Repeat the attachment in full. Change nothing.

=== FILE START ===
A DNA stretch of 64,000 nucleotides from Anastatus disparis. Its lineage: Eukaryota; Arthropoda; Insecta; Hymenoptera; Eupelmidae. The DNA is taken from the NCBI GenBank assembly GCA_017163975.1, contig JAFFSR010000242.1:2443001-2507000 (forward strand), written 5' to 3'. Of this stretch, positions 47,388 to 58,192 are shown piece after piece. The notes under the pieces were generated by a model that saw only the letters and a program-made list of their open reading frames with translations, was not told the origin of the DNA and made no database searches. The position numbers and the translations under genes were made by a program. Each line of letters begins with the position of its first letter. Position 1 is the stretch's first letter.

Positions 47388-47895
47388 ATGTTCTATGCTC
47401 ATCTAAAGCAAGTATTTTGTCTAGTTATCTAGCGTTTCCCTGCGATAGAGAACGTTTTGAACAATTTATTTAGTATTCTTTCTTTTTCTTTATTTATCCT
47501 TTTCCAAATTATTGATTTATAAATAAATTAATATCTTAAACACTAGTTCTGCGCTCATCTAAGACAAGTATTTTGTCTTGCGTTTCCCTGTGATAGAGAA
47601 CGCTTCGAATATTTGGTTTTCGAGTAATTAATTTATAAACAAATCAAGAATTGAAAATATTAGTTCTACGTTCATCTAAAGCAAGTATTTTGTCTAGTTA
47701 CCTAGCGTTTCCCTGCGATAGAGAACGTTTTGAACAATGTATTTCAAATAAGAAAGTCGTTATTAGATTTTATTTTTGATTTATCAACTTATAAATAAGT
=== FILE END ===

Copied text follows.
A DNA stretch of 64,000 nucleotides from Anastatus disparis. Its lineage: Eukaryota; Arthropoda; Insecta; Hymenoptera; Eupelmidae. The DNA is taken from the NCBI GenBank assembly GCA_017163975.1, contig JAFFSR010000242.1:2443001-2507000 (forward strand), written 5' to 3'. Of this stretch, positions 47,388 to 58,192 are shown piece after piece. The notes under the pieces were generated by a model that saw only the letters and a program-made list of their open reading frames with translations, was not told the origin of the DNA and made no database searches. The position numbers and the translations under genes were made by a program. Each line of letters begins with the position of its first letter. Position 1 is the stretch's first letter.

Positions 47388-47895
47388 ATGTTCTATGCTC
47401 ATCTAAAGCAAGTATTTTGTCTAGTTATCTAGCGTTTCCCTGCGATAGAGAACGTTTTGAACAATTTATTTAGTATTCTTTCTTTTTCTTTATTTATCCT
47501 TTTCCAAATTATTGATTTATAAATAAATTAATATCTTAAACACTAGTTCTGCGCTCATCTAAGACAAGTATTTTGTCTTGCGTTTCCCTGTGATAGAGAA
47601 CGCTTCGAATATTTGGTTTTCGAGTAATTAATTTATAAACAAATCAAGAATTGAAAATATTAGTTCTACGTTCATCTAAAGCAAGTATTTTGTCTAGTTA
47701 CCTAGCGTTTCCCTGCGATAGAGAACGTTTTGAACAATGTATTTCAAATAAGAAAGTCGTTATTAGATTTTATTTTTGATTTATCAACTTATAAATAAGT